Monday 9 December 2019

County councillors plan to revolt over pylons plan

Health concerns are the main cause for complaints
Health concerns are the main cause for complaints

Joanna Kiernan

THE Government is facing a revolt from its own county councillors if controversial plans to erect a 'super-highway' of giant metal pylons across the countryside are given the green light.

Fine Gael grassroots have warned Taoiseach Enda Kenny that post-election plans to kick-start the EirGrid projects will be faced down by his own party grassroots.

The pylon plans were put on the back burner earlier this year and have not been a big issue in the local and European election campaigns.

But opponents fear the EirGrid proposals will gather new impetus once the elections are over.

Local representatives around the country have moved to stem the progress of EirGrid's project, which will run from Knockraha, Co Cork, to Dunstown, Co Kildare.

Councillors in counties Kildare and Wexford – through which the proposed Grid Link route will run – have attempted to hinder the plans in the run-up to this week's local elections.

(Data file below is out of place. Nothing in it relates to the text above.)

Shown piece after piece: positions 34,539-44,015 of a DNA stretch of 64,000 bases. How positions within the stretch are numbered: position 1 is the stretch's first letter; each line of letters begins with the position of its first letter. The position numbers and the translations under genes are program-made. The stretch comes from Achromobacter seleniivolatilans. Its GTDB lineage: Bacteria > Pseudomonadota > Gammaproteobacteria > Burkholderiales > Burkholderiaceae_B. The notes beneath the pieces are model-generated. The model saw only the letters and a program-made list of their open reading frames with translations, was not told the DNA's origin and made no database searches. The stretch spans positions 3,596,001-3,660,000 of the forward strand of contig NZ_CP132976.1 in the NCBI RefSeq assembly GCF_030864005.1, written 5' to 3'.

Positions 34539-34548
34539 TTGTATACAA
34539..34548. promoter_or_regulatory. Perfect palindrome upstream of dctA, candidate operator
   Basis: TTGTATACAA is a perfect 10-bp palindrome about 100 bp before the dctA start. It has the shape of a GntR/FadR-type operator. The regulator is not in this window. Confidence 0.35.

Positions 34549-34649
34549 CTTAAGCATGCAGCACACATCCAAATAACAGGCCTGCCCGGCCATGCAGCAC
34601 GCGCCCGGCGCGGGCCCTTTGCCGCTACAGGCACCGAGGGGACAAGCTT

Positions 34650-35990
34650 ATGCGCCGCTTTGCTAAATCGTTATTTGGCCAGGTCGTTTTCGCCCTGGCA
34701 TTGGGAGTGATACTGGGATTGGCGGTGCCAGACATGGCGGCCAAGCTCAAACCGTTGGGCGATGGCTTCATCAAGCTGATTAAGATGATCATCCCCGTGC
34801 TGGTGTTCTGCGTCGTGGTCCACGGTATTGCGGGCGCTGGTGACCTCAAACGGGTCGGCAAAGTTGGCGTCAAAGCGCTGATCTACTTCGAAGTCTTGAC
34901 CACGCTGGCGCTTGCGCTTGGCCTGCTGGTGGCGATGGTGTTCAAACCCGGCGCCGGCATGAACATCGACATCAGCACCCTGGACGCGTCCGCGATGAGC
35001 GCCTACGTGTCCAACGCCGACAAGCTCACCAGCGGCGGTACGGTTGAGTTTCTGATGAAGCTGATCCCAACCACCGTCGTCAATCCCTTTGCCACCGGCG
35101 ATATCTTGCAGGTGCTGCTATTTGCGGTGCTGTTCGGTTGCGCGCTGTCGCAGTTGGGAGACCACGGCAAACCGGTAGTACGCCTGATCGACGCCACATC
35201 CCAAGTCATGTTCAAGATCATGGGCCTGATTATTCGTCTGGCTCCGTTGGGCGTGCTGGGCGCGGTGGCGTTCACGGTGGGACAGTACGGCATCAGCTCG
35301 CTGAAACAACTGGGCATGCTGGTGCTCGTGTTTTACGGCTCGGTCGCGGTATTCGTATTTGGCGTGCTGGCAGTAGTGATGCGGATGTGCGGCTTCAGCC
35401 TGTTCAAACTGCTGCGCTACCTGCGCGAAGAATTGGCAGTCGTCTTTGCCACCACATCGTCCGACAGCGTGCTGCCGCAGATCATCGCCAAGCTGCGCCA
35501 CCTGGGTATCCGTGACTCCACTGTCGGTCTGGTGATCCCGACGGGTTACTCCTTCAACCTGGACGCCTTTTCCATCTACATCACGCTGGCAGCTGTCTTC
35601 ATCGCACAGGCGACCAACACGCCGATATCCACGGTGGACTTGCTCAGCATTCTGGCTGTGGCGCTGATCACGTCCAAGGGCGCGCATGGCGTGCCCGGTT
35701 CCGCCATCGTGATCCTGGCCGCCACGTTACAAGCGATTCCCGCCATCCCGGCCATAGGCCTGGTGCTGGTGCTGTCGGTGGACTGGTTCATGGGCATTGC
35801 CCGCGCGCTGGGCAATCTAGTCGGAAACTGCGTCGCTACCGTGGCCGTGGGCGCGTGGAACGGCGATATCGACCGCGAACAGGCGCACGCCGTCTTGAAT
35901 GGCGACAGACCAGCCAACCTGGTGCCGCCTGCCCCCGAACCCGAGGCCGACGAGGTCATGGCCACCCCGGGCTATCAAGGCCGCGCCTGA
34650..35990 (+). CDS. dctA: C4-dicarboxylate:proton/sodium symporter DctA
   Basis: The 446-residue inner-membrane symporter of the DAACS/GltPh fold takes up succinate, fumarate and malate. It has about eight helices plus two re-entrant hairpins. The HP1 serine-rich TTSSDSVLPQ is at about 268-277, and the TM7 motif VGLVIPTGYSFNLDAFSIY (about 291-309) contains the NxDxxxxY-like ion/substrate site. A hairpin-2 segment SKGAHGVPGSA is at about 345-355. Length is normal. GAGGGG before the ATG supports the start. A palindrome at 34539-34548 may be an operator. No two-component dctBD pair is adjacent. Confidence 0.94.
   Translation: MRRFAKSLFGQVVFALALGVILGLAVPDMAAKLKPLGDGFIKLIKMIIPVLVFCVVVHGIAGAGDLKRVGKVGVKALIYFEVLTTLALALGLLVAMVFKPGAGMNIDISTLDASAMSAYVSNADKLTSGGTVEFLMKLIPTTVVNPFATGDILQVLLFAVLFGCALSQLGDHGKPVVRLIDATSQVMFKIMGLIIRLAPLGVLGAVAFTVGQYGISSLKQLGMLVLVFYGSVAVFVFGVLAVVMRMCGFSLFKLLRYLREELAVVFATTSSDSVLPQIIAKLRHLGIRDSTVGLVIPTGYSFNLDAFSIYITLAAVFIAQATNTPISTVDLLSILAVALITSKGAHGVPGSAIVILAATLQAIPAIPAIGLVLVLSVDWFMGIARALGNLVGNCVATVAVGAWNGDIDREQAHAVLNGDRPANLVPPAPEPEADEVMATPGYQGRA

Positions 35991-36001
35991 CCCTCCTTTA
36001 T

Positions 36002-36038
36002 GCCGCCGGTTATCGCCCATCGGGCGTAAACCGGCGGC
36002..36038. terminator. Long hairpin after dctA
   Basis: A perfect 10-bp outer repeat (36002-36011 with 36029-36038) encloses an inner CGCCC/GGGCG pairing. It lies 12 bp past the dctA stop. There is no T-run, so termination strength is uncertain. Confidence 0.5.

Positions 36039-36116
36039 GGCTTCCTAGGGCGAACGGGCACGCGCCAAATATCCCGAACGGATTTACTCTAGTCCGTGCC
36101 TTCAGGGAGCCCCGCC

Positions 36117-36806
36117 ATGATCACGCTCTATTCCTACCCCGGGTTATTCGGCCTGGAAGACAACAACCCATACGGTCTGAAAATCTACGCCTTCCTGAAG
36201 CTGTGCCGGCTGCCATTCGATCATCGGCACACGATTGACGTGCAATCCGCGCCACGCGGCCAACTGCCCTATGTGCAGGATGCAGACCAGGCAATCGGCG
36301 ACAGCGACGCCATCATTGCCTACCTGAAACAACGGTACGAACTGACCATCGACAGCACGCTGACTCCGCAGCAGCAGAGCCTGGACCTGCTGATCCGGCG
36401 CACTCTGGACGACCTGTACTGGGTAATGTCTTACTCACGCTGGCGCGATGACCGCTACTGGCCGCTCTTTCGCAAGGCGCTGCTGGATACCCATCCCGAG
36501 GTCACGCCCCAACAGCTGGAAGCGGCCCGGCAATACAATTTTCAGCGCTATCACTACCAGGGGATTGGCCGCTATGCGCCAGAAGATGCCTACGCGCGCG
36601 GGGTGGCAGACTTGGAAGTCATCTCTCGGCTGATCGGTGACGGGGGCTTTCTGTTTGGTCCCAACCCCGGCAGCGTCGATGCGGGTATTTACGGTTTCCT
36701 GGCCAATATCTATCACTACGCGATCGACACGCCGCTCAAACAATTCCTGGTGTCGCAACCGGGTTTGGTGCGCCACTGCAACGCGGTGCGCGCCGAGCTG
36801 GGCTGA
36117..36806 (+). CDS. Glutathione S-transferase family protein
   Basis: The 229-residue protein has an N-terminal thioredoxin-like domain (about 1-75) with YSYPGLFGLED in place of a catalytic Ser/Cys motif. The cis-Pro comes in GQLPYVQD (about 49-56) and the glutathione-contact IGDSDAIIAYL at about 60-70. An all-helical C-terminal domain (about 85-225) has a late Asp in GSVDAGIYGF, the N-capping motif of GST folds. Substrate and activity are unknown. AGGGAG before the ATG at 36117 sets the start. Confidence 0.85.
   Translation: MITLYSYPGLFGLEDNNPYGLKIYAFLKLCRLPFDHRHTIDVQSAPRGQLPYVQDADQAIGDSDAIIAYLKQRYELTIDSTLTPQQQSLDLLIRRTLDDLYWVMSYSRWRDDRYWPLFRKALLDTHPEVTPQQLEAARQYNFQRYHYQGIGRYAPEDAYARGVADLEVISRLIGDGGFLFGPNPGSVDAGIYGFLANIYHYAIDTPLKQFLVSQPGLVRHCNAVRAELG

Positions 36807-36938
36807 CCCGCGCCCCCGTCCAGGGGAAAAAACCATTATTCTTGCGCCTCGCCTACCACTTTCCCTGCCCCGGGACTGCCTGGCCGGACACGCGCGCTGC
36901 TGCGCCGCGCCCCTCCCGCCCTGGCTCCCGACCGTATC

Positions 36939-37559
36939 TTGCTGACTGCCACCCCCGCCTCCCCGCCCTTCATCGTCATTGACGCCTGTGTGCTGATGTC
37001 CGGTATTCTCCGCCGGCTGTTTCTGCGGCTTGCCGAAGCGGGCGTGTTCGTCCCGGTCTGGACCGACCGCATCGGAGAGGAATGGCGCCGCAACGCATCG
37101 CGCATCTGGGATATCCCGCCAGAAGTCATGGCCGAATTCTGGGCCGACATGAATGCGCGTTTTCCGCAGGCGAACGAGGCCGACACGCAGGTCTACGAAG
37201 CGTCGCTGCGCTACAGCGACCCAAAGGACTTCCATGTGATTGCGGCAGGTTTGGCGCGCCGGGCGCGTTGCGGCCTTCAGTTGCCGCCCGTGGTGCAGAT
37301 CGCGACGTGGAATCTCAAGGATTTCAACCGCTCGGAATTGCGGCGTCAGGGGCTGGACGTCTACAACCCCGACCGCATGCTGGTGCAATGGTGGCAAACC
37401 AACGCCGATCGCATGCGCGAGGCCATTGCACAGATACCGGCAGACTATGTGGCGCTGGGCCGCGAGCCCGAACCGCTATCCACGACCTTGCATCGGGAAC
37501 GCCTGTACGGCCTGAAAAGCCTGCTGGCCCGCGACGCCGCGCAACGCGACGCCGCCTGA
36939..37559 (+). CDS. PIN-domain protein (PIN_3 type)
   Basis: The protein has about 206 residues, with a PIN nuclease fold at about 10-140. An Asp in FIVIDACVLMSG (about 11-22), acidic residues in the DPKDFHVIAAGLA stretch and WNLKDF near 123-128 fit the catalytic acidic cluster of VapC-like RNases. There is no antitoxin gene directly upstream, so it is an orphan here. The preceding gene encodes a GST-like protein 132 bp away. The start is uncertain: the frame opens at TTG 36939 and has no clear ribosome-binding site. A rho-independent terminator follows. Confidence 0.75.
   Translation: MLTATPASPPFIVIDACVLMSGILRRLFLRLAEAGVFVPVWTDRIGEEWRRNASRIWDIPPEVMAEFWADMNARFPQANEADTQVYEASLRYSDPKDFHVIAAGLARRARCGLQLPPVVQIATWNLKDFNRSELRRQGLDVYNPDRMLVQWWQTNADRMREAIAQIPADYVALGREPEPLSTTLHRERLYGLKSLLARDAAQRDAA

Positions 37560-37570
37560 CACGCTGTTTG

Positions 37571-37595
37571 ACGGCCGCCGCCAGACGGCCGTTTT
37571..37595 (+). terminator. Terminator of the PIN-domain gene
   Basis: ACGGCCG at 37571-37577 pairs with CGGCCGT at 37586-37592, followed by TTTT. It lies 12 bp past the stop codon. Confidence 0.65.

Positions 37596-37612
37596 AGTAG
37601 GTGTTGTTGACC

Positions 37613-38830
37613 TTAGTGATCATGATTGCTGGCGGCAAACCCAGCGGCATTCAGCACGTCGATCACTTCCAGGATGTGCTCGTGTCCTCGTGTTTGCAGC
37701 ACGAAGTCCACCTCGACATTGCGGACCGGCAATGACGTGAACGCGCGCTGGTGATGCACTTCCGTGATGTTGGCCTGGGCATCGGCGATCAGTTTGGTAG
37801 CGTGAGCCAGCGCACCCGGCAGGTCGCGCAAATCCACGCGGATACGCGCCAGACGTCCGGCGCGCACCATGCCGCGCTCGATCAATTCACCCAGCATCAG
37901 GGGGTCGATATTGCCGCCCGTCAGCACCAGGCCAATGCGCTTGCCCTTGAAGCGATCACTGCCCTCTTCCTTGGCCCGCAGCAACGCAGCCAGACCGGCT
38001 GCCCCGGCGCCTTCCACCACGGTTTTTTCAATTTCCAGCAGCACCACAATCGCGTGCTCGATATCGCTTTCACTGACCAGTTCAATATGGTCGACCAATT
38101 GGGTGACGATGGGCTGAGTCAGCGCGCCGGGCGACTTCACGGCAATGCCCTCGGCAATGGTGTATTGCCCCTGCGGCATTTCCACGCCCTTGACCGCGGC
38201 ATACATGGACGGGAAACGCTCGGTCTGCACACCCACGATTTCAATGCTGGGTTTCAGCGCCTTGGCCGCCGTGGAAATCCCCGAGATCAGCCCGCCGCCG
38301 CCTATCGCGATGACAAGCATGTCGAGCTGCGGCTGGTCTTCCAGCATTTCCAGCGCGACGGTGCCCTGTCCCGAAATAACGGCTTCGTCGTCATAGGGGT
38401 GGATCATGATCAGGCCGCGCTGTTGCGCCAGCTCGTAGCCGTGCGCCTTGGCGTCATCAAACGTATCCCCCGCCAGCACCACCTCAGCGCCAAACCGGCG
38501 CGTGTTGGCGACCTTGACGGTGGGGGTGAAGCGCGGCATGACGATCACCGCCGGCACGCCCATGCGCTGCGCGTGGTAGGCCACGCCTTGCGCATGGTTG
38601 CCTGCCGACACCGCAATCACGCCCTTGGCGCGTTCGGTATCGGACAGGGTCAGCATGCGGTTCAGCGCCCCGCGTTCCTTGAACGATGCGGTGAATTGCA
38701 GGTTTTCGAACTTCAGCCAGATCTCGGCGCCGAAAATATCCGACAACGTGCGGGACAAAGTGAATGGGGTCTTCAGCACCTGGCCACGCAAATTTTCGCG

A little less than two weeks ago, members of Kildare County Council passed a unanimous motion to reopen their county development plan in order to specifically address EirGrid's plans to run hundreds of 43-metre-high pylons through their county.

"We feel the county development plan is insufficient in protecting the county from the proliferation of this infrastructure," FG councillor Ivan Keatley told the Sunday Independent. "Kildare is in a particularly vulnerable position. It's going to be subject to a concentration of a lot of this type of construction because of the fact that it is so near to Dublin and because Dunstown is in the centre of our county and that's where all of these lines are going to end up," Mr Keatley said.

"We need to give the people of Kildare a say in how their county development plan reflects the challenges it's going to be under in the next number of years."

The move by Kildare County Council is at odds with the directions in a letter received by all county councils last December, which was sent by Terry Sheridan, principal officer of the Department of the Environment, and which strongly advised members against amending their county development plans. The Grid Link Action Group is advising residents in Kildare to make submissions to its county council and will be providing assistance through its website as well as arranging workshops on the subject over the next few weeks.

Meanwhile, county councillors in Wexford last week voted to employ a different tactic, when they unanimously passed a motion to increase the development levies EirGrid will have to pay per pylon, per year, from €2,500 to €100,000.

"This might not deter EirGrid from going ahead with the pylons they have planned for our area but it might make them think more about undergrounding them," FG councillor Larry O'Brien said.

Sunday Independent

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